Coronary calcium screening worthwhile in asymptomatic patients at risk for CHD
NEW YORK (Reuters Health), Aug 27 – Findings from a large observational study support the use of coronary artery calcium screening with electron-beam computed tomography (ECBT) in asymptomatic patients who are at risk for coronary disease.
Among 10,377 such patients followed for a mean of 5 years, coronary calcium provided “independent incremental information in addition to traditional risk factors in the prediction of all-cause mortality,” researchers report in the September issue of the journal Radiology.
Study subjects, who ranged from age 30 to 85, were considered to be at above-average risk for coronary disease due to a family history of coronary disease (69%), hypercholesterolemia (62%), hypertension (44%), smoking (40%), diabetes (9%), or advanced age.
According to Dr. Paolo Raggi from Tulane University Hospital and Clinic in New Orleans and colleagues, 57% of subjects had coronary calcium scores of 10 or less, while 20%, 14%, 6%, and 3% had scores of 11-100, 101-400, 401-1,000, and > 1,000, respectively.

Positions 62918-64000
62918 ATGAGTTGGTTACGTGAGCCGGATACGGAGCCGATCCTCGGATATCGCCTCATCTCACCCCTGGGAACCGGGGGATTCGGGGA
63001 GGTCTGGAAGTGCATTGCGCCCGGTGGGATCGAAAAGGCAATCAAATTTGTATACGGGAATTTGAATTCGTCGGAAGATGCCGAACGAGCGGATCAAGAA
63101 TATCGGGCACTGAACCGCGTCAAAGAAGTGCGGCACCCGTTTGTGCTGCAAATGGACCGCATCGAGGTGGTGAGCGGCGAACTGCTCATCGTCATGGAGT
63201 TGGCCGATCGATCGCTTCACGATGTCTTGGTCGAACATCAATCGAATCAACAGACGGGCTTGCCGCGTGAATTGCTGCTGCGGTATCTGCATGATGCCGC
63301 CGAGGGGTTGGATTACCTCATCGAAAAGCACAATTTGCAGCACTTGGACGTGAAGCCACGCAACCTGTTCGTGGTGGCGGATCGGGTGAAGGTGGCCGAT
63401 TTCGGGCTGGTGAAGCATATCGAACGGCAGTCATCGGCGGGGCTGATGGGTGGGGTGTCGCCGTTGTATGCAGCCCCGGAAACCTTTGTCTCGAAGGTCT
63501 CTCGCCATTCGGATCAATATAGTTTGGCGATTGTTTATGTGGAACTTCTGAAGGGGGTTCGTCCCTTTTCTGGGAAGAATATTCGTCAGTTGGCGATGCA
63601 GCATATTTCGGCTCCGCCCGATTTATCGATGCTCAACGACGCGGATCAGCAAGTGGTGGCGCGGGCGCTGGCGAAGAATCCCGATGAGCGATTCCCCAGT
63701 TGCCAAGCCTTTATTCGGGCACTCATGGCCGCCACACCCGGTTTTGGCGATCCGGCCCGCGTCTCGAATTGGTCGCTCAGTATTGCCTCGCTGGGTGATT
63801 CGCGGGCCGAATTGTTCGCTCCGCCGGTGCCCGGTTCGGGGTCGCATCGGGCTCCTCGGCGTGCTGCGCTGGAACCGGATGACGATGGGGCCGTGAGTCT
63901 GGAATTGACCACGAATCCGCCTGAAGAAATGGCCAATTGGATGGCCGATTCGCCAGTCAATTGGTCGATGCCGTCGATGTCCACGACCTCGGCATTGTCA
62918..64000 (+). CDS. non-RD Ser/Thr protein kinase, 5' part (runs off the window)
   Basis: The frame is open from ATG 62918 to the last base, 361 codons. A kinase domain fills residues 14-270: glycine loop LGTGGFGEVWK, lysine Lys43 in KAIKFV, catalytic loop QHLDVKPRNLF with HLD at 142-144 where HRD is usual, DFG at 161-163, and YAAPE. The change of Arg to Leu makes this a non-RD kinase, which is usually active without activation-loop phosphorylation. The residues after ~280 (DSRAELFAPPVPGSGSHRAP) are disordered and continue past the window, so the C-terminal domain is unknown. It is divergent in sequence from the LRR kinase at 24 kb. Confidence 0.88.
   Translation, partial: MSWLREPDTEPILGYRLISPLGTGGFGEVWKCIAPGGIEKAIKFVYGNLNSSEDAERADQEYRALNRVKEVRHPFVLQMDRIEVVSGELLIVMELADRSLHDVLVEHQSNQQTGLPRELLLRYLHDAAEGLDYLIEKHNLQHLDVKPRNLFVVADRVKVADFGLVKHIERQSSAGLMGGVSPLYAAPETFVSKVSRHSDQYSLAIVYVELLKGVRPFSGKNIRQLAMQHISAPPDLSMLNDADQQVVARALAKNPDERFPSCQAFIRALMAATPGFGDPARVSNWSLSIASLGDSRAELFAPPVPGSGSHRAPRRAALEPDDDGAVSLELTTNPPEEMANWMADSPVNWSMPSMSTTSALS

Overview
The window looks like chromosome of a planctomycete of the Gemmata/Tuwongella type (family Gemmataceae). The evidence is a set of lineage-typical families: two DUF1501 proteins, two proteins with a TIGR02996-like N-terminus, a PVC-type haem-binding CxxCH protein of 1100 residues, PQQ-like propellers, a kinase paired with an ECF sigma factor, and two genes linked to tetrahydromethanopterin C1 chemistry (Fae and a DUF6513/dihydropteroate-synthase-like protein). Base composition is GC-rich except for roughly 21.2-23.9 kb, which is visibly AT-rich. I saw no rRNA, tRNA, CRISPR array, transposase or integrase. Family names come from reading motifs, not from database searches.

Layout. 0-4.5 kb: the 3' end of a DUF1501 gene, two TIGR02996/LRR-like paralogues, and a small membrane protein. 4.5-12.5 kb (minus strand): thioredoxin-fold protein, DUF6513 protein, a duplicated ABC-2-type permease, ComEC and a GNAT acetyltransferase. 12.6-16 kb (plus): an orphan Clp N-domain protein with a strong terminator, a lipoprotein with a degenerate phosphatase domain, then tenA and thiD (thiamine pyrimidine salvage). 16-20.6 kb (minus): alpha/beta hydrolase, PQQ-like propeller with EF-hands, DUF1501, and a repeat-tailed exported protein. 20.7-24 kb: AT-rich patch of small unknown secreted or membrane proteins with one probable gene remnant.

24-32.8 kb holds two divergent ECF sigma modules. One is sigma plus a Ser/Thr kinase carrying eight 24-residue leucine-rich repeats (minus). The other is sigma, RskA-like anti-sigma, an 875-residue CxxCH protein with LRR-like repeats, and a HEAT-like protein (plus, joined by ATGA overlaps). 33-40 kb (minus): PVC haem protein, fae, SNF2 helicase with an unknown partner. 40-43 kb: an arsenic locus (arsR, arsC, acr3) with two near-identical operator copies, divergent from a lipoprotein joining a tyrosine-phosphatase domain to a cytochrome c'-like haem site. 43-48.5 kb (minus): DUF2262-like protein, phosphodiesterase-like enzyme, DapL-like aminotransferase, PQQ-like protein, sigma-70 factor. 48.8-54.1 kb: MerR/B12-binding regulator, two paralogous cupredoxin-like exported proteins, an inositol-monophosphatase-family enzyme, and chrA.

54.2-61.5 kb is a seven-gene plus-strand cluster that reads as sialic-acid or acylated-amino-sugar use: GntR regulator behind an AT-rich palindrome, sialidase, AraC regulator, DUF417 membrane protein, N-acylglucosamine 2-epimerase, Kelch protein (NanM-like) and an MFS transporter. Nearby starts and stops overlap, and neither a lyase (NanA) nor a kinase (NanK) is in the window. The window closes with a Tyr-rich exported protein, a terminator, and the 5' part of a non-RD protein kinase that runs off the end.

During follow up, the death rate was 2.4%. In a risk-adjusted model, coronary calcium score emerged as an independent predictor of mortality (p [ 0.001).
The relative risk of death was 1.64, 1.74, 2.54, and 4.03 times greater for calcium scores of 11-100, 101-400, 401-1,000, and > 1,000, respectively, compared with scores of 10 or less.
“Our results show that survival at 5 years worsens substantially as the screening calcium scores increase from levels of 10 or less to those greater than 1,000,” Dr. Raggi and colleagues write. “Therefore, it appears justified to use coronary calcium screening to identify intermediate-risk patients with traditional risk factors for whom aggressive risk-reducing strategies for the treatment of atherosclerotic disease should be indicated,” they conclude.
In a prior study, Dr. Raggi’s team reported that high calcium scores were associated with a significantly increased risk of coronary events in asymptomatic individuals.
Last Updated: 2003-08-27 10:45:26 -0400 (Reuters Health)
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